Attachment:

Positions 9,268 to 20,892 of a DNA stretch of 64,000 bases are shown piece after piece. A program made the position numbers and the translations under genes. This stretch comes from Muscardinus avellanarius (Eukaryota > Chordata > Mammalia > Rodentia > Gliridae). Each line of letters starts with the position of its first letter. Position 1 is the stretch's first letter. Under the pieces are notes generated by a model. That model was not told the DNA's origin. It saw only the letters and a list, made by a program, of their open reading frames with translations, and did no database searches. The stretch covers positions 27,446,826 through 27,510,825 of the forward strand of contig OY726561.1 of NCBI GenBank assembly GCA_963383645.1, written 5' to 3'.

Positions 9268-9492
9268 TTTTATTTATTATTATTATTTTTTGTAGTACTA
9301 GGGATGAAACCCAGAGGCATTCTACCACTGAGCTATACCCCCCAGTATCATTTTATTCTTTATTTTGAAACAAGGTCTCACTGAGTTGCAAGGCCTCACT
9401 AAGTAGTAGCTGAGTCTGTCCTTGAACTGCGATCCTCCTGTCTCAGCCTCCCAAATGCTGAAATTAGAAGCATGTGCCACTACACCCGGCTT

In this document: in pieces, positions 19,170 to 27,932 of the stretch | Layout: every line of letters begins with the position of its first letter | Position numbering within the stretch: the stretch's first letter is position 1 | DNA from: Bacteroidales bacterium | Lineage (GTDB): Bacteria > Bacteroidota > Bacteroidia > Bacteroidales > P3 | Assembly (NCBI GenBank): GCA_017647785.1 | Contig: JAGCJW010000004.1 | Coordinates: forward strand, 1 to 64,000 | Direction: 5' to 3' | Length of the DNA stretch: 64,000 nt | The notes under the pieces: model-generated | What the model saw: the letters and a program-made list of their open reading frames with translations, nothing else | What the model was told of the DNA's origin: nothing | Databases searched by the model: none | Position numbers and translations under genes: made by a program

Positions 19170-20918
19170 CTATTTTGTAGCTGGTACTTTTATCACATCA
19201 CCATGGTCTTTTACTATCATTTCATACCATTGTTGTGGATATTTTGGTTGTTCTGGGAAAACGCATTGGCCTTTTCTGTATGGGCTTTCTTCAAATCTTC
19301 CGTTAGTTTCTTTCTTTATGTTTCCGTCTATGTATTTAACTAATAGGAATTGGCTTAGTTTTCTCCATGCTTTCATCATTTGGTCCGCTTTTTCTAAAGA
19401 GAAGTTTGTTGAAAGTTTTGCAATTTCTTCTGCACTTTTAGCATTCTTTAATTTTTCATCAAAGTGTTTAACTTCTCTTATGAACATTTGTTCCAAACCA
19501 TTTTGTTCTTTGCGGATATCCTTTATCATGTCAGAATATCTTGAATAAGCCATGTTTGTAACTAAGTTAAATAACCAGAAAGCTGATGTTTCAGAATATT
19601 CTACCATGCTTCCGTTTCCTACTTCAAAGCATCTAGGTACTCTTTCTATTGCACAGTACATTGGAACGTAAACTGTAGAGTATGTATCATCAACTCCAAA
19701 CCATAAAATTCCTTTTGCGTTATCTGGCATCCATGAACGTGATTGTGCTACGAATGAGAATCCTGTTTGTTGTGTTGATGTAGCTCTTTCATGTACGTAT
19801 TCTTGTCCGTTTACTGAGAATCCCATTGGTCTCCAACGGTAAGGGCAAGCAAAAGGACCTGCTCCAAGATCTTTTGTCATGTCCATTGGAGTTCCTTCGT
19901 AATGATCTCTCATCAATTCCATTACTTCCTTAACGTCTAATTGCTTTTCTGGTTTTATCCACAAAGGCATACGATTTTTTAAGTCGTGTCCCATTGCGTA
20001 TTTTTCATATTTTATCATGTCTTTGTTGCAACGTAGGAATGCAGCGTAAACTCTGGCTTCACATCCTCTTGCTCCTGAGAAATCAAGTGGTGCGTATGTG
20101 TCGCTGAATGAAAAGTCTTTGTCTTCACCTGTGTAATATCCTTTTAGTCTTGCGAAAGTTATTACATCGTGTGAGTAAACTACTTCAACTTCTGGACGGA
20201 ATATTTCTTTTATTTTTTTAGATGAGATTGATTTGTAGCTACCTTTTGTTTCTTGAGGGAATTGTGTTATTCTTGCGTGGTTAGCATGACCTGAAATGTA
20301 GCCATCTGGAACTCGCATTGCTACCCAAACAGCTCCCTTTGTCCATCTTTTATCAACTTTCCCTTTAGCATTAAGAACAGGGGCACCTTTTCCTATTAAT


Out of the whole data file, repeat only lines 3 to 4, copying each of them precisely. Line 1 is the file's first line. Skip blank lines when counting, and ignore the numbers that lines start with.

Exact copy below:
9268 TTTTATTTATTATTATTATTTTTTGTAGTACTA
9301 GGGATGAAACCCAGAGGCATTCTACCACTGAGCTATACCCCCCAGTATCATTTTATTCTTTATTTTGAAACAAGGTCTCACTGAGTTGCAAGGCCTCACT